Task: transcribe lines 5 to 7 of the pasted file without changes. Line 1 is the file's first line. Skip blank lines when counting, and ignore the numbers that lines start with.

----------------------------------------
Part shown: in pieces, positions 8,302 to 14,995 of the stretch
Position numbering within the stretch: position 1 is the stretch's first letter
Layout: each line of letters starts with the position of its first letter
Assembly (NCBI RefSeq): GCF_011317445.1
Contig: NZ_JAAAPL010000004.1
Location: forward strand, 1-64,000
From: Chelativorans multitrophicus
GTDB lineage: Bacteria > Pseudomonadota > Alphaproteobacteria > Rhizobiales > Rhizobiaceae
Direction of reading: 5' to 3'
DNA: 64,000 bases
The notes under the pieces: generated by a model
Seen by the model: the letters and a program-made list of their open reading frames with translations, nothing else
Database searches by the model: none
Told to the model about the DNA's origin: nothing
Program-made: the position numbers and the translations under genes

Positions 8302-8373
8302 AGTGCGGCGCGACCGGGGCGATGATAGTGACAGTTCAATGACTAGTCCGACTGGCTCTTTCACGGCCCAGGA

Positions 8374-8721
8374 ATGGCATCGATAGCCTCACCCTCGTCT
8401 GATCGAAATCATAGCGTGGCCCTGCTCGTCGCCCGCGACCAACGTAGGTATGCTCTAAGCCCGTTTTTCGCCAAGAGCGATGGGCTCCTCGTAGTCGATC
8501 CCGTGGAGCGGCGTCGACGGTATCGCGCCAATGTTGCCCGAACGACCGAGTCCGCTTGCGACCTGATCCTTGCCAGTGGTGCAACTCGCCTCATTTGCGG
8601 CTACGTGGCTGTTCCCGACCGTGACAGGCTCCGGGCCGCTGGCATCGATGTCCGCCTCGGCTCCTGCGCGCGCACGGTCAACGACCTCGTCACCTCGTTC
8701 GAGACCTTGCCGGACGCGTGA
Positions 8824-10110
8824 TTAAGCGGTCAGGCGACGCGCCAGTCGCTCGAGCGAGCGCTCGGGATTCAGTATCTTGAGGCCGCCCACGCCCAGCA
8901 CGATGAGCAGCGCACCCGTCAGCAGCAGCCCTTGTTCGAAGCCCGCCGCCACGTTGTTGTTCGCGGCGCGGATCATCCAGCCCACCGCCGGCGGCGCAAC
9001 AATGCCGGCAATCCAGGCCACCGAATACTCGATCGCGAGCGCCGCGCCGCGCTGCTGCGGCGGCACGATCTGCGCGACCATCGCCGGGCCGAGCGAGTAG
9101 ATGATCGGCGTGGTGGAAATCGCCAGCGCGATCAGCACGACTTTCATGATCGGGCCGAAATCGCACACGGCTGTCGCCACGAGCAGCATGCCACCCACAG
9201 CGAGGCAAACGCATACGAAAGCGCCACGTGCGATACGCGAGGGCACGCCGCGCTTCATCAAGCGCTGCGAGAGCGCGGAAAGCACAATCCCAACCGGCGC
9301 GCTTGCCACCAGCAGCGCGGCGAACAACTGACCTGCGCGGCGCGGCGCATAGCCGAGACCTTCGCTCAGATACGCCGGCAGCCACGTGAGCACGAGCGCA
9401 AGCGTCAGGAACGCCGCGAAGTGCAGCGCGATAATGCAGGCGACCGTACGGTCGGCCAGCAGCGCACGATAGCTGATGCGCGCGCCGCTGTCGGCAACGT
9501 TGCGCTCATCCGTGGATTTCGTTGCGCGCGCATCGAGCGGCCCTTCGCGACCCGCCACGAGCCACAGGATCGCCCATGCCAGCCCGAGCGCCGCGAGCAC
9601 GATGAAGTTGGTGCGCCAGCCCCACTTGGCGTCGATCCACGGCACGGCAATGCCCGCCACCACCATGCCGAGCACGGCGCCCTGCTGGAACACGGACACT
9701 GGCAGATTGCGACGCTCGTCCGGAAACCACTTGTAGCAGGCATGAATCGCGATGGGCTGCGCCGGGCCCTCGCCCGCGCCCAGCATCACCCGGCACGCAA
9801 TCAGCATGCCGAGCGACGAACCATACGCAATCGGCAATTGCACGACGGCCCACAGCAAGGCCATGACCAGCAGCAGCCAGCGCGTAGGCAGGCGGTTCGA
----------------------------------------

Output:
Contig: NZ_JAAAPL010000004.1
Location: forward strand, 1-64,000
From: Chelativorans multitrophicus